NASA SBIR 2009 Solicitation
FORM B - PROPOSAL SUMMARY
||Lunar Science Instruments and Technology
||DIHeDRAL: Downhole regolith Interrogation with Helium-assisted DRill And LIBS
SMALL BUSINESS CONCERN (Firm Name, Mail Address, City/State/Zip, Phone)
Honeybee Robotics Ltd.
460 W 34th Street
New York, NY 10001 - 2320
PRINCIPAL INVESTIGATOR/PROJECT MANAGER (Name, E-mail, Mail Address, City/State/Zip, Phone)
460 W 34th Street
New York, NY 10001 - 2320
Estimated Technology Readiness Level (TRL) at beginning and end of contract:
TECHNICAL ABSTRACT (Limit 2000 characters, approximately 200 words)
Future landed robotic missions to the lunar poles will seek to characterize the properties of subsurface regolith. Current instruments for such in-situ analysis, however, require that geological samples be brought to the surface by a sample acquisition tool and subsequently processed and presented to the analyzer. This model has significant limitations with regard to science yield: evaporation of volatile molecules before reaching the instrument, loss of stratigraphic information, sample bias, and cross-contamination. Furthermore, sophisticated sample acquisition, processing and handling mechanisms required to operate in uncontrolled, dusty environments are expensive and failure-prone.
We therefore propose an alternative: bring the instrument to the sample. Specifically, we propose development of a fiber-coupled laser-induced breakdown spectrometer (LIBS) system, integrated into a 3m-class drill. LIBS uses a high-energy laser pulse to create a plasma on the surface of the material under test; the atomic emissions are collected by a spectrometer and yield elemental composition and basic molecular information. DIHeDRAL will allow profiling of an entire borehole wall, centimeter by centimeter, 360 degrees, from the top to the bottom.
The proposed Phase I work focuses on the downhole sensor head, including modeling, analysis, and breadboarding of the sensor head optics. The resulting validated sensor head design will be fed forward into Phase II, which will culminate in the integration and test of a simplified DIHeDRAL brassboard prototype to a depth of 1m in Honeybee's dedicated drill testing thermal-vacuum chamber.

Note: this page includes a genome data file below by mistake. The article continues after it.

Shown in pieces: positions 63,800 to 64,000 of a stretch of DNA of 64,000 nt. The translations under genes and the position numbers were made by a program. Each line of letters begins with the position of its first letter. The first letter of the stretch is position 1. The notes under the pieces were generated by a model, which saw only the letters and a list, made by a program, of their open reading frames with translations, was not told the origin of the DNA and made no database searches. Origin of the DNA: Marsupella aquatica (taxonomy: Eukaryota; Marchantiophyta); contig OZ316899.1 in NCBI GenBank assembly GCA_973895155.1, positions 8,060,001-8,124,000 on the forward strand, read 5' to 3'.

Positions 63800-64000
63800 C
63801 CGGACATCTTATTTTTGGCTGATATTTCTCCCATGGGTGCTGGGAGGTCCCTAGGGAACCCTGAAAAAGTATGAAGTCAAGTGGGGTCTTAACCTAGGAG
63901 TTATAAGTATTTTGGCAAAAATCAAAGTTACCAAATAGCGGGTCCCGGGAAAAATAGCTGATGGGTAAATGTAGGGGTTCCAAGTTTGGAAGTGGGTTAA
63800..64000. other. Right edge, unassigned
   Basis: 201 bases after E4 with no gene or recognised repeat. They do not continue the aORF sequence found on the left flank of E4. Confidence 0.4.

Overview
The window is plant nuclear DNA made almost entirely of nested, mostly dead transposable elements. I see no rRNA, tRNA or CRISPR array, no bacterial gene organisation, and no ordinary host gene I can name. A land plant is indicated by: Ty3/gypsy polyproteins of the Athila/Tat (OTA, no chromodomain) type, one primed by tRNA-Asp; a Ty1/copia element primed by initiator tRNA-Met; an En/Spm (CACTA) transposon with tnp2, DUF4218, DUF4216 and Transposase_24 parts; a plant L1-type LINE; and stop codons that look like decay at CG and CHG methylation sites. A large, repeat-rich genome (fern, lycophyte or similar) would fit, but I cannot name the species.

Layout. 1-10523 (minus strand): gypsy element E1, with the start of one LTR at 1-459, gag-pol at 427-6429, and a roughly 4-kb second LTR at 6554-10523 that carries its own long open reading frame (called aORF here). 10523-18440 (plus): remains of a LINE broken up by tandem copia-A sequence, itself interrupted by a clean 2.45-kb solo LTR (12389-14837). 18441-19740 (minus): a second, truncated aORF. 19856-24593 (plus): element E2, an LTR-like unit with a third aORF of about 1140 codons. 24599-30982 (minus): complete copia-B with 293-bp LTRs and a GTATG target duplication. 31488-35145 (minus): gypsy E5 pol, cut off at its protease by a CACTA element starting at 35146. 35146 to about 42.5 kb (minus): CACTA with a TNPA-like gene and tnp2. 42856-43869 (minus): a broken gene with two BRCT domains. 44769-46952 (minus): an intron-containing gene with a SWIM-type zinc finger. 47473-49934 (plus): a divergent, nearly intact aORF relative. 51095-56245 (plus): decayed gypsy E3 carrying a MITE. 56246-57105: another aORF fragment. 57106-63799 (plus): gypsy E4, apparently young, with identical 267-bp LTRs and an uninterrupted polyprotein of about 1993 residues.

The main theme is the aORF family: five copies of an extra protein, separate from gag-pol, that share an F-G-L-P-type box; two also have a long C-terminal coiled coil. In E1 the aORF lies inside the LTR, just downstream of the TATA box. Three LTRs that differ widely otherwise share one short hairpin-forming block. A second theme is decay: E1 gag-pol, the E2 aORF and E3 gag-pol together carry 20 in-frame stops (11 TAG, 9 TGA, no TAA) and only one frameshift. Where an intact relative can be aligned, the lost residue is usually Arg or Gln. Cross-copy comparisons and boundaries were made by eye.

POTENTIAL NASA COMMERCIAL APPLICATIONS (Limit 1500 characters, approximately 150 words)
The primary application of DIHeDRAL is in-situ analysis for landed robotic missions to the lunar poles. As outlined in the National Research Council's report on Scientific Context for Exploration of the Moon, the principal goals of such missions would require detection of water and other volatiles present in the regolith, elemental analysis of the regolith, and establishment of geochronology and bombardment history. LIBS would provide information on elemental composition and water content, and other fiber-coupled instruments could ultimately be incorporated into the same platform, depending on the requirements of the mission. Possibilities include Raman spectroscopy, which would provide more sophisticated analysis of organics and other molecules; and Laser Induced Fluorescence (LIF), which could provide radioisotopic information for geochronology. In this scenario, the high-powered LIBS laser doubles as a sort of sample preparation tool; firing a burst of "cleaning shots" exposes fresh sample (including volatiles that may have been lost from the outer surface layer). The DIHeDRAL instrument architecture could also be applied to robotic Mars missions. The focus in this case would likely be on astrobiology as opposed to resource characterization, involving Raman detection and analysis of organics trapped in Mars polar ice.
POTENTIAL NON-NASA COMMERCIAL APPLICATIONS (Limit 1500 characters, approximately 150 words)
The successful integration of a LIBS instrument into a drill string or downhole probe would have several significant commercial applications. In the pit mining and quarrying industry, a downhole LIBS probe could be used for rapid rock and ore characterization using existing blast holes. This would allow more streamlined planning of operations and would result in less misclassified material. In defense and homeland security, a version of DIHeDRAL could be used for detection of buried explosives, such as land mines, improvised explosive devices (IEDs), and unexploded ordnance (UXO).
NASA's technology taxonomy has been developed by the SBIR-STTR program to disseminate awareness of proposed and awarded R/R&D in the agency. It is a listing of over 100 technologies, sorted into broad categories, of interest to NASA.
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Form Generated on 09-18-09 10:14